Going for growth

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THE growing suspicion that George Osborne is spending too much time advising David Cameron, and at the expense of his duties as Chancellor, is illustrated by the latest announcement on the much-vaunted Regional Growth Fund.

The provision of a further £1bn to kickstart regeneration schemes was a headline measure in Mr Osborne’s Autumn Statement at the end of November. He wanted to show that the coalition was on the side of hard-pressed Northern regions.

Yet it has taken two months for the Government to confirm the latest criteria – and it will then take considerably longer for bids to be submitted, and then Whitehall officials to submit them to “due diligence”. An already convoluted process will become complicated, still further, by any further Regional Growth Fund measures that Mr Osborne may announce in next month’s Budget to offset tax rises and so forth.

The problem is that policy-makers – and particularly Chancellors of the Exchequer – are rarely straight-forward on the timeframe governing their statements.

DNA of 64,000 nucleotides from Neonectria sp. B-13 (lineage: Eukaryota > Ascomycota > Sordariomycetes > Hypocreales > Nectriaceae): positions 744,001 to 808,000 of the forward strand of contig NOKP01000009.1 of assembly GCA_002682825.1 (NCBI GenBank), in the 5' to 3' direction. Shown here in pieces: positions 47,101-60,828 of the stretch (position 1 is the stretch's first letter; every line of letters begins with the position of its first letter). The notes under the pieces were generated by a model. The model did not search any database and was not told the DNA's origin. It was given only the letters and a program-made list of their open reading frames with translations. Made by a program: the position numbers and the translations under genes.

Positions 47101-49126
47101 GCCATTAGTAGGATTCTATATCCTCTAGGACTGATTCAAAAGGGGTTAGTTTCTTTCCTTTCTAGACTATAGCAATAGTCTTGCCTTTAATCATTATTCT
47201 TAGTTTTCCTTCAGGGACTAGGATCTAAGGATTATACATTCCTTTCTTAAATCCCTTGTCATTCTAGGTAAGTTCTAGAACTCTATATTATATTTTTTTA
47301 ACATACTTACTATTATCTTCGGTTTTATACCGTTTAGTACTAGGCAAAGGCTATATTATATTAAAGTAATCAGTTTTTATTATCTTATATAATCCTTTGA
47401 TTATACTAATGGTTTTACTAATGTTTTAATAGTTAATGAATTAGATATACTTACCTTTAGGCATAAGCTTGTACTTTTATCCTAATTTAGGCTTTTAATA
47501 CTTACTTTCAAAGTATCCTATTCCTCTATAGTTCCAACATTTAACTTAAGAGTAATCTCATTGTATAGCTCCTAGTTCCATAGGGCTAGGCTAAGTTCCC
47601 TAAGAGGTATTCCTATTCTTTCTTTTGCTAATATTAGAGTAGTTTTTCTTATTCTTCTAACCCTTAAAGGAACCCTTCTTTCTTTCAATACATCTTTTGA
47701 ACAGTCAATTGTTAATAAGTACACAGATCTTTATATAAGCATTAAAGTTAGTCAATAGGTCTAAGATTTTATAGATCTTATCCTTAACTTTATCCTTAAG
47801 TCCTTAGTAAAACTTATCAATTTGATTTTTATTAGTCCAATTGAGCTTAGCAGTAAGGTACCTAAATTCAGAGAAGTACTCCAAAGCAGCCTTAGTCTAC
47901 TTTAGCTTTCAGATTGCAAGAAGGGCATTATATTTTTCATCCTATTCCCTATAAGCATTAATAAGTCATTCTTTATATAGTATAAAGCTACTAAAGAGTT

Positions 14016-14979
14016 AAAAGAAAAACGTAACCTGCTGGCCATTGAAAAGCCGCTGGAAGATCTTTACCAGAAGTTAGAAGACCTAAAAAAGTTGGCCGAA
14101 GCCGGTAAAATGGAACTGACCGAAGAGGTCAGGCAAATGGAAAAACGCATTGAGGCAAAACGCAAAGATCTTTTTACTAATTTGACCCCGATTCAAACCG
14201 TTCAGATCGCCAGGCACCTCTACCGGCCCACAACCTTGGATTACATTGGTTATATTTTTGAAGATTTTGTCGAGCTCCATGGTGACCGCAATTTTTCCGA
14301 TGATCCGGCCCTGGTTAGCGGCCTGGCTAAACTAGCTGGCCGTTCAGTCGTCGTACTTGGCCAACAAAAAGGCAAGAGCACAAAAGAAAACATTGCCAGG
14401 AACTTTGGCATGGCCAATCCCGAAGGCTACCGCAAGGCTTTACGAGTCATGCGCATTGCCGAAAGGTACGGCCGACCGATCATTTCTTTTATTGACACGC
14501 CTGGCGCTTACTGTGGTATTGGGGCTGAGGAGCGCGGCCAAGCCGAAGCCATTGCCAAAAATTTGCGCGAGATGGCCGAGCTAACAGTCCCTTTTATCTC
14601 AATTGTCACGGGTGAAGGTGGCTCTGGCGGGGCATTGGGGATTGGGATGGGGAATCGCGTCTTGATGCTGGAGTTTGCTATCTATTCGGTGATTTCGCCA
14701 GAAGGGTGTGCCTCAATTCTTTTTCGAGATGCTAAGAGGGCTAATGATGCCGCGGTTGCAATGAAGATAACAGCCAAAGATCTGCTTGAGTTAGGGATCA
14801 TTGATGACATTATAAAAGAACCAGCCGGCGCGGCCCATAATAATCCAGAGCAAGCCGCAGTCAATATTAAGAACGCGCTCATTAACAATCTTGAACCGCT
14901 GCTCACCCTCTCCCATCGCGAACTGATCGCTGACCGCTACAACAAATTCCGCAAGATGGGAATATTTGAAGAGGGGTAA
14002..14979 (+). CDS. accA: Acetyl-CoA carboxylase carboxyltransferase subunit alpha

However, attention to detail is critical. Such obfuscation, symptomatic of New Labour, is only likely to engender even greater apathy among the growing number of young people cast adrift from education, employment or training opportunities. They will become demoralised – and an even greater burden to the State in the long-term – as the number of so-called NEETs reaches a record level in Yorkshire.

Given this, and the eurozone uncertainty, it is surprising – and disappointing – that Mr Osborne finds himself portrayed by some as “a part-time Chancellor”. It is constructive criticism that he should take on board as Britain, and Yorkshire in particular, faces up to another challenging year.